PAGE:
Rosenworcel Warns of Vulnerabilities as 5G Changes Modern Communications

Randy Sukow

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FCC Chairwoman Jessica Rosenworcel sees much more than the latest-generation of mobile phone technology when she reviews 5G wireless technology. So much of the planning and construction of 5G networks today is aimed at industrial automation, artificial intelligence, internet of things (IoT) and other applications that will drive the modern economy. Cyber security takes on greater importance.

“We are doing a lot—in fact, right now the agency is doing more to address network security than at any point in its history,” Rosenworcel said of the Commission’s latest activities during a speech last week to the Center for Strategic and International Studies (CSIS) in Washington. “It’s a strategy to … deter bad actors, defend against untrusted vendors, and develop a market for trustworthy innovation. By doing this, we are working to help improve communications security at home.”

She listed 10 specific areas where the FCC is concentrating on improving the security of electronic communications. In the area of network resilience … avoiding outages and recovering more quickly when outages occur … she said that the Commission will soon issue a Notice of Inquiry on security enhancements to internet routing. There are also plans to update rules aimed at individual privacy. “The rules we have on the books that require carriers to notify consumers and law enforcement about data breaches are more than 15 years old,” she said.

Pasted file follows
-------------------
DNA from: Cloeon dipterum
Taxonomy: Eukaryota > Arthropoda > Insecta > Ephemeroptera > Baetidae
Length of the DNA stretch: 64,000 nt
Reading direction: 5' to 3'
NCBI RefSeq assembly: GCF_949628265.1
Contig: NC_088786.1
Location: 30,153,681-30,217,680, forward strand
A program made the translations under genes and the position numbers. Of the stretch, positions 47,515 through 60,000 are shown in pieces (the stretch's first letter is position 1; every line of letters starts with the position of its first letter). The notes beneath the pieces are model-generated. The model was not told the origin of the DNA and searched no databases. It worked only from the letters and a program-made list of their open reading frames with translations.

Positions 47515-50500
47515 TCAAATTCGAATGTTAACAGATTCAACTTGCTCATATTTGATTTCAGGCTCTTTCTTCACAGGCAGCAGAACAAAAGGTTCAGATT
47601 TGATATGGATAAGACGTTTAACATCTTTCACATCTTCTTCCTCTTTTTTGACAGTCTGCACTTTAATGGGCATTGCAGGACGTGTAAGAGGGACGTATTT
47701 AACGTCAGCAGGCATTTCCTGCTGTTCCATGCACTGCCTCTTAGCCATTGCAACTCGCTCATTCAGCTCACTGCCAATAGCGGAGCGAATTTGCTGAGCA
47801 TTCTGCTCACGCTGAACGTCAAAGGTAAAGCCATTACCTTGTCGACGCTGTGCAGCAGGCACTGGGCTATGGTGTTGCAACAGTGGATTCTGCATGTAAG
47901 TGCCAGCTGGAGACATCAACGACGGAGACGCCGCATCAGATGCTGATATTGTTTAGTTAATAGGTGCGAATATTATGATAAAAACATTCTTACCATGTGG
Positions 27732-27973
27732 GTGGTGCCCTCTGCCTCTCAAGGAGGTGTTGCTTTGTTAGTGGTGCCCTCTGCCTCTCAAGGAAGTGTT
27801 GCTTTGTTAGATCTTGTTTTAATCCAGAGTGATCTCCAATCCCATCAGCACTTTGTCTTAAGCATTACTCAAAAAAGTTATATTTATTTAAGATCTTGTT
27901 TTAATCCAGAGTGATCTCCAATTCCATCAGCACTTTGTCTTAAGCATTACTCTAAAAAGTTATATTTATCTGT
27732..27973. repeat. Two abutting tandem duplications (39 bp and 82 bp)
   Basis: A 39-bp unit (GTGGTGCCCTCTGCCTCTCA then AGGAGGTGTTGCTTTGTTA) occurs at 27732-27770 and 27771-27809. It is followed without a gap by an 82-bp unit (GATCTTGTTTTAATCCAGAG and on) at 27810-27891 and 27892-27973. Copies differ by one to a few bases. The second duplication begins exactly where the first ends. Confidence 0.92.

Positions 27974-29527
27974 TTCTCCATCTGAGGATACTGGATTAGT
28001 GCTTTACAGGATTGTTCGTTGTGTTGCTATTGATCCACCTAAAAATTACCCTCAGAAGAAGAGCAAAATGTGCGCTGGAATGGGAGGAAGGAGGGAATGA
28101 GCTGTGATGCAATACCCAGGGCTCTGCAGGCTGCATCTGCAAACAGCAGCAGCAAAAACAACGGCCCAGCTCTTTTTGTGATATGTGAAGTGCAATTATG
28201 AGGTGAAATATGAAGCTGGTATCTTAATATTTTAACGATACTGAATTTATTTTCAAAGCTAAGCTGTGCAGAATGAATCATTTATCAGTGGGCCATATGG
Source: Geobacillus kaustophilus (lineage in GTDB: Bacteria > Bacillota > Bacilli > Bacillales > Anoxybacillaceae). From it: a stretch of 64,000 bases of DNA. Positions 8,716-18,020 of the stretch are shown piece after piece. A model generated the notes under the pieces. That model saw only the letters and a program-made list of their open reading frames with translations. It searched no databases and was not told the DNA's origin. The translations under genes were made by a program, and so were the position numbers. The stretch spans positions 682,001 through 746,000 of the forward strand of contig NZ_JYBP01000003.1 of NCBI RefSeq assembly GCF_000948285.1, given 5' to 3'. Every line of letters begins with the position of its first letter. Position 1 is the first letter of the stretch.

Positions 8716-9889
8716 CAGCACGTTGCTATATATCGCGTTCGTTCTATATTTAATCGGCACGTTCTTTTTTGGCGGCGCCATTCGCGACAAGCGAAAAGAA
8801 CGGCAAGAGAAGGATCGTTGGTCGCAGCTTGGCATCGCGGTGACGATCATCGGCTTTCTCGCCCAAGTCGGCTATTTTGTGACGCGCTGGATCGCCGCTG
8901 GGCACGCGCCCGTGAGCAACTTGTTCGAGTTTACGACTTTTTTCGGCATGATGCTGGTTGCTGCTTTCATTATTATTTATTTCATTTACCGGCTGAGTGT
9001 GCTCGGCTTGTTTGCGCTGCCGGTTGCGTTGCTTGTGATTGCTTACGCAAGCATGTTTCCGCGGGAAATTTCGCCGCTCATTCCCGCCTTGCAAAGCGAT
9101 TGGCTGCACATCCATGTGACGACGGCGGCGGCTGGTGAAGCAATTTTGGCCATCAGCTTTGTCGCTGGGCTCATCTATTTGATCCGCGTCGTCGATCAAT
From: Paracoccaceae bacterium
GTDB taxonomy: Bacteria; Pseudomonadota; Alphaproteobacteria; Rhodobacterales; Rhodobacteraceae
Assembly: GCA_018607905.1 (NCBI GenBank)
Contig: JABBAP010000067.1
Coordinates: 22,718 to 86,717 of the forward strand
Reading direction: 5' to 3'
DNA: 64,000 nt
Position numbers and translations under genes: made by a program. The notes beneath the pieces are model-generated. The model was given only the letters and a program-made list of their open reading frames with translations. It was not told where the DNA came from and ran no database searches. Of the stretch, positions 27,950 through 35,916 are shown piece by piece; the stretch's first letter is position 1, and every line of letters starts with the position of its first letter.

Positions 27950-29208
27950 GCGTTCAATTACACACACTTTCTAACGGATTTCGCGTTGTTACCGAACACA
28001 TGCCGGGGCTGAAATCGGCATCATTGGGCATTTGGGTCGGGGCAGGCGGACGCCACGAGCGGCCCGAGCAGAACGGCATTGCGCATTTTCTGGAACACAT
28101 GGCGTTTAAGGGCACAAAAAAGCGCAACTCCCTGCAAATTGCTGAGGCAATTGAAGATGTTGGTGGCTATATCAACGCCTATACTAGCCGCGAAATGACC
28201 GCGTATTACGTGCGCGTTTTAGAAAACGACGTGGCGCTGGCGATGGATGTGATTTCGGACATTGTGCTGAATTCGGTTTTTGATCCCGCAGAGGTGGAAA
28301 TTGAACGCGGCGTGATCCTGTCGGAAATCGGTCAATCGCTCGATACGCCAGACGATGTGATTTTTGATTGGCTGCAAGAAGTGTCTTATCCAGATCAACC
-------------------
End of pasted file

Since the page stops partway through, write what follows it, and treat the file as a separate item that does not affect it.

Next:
Keeping cyber security rules up to date is especially challenging because many aspects of the problem are always evolving. For example, the federal government in recent years has been concerned about security vulnerabilities created by foreign entities, especially from China, obtaining wireless licenses and designing wireless internet infrastructure. “There is currently nothing in our rules that requires the FCC or national security agencies to generally reassess a foreign carrier’s authorization [wireless license] to provide service. This is in stark contrast to most other authorizations granted by the FCC that must be considered on a periodic basis,” Rosenworcel said.

Interagency cooperation will be an important part of any efforts to improve security. An article in PC Magazine noted that Rosenworcel’s CSIS speech “could have come from her counterparts at the State Department or the National Security Agency.” Many in Washington are looking at the same issues.

She said that she has made it a priority to discuss wireless cyber security issues with the leaders of the National Telecommunications and Information Administration and Cybersecurity and Infrastructure Security Agency. A year ago, she took over leadership of the Cybersecurity Forum for Independent and Executive Branch Regulators, a nine-year-old group of regulators from 17 different federal agencies.

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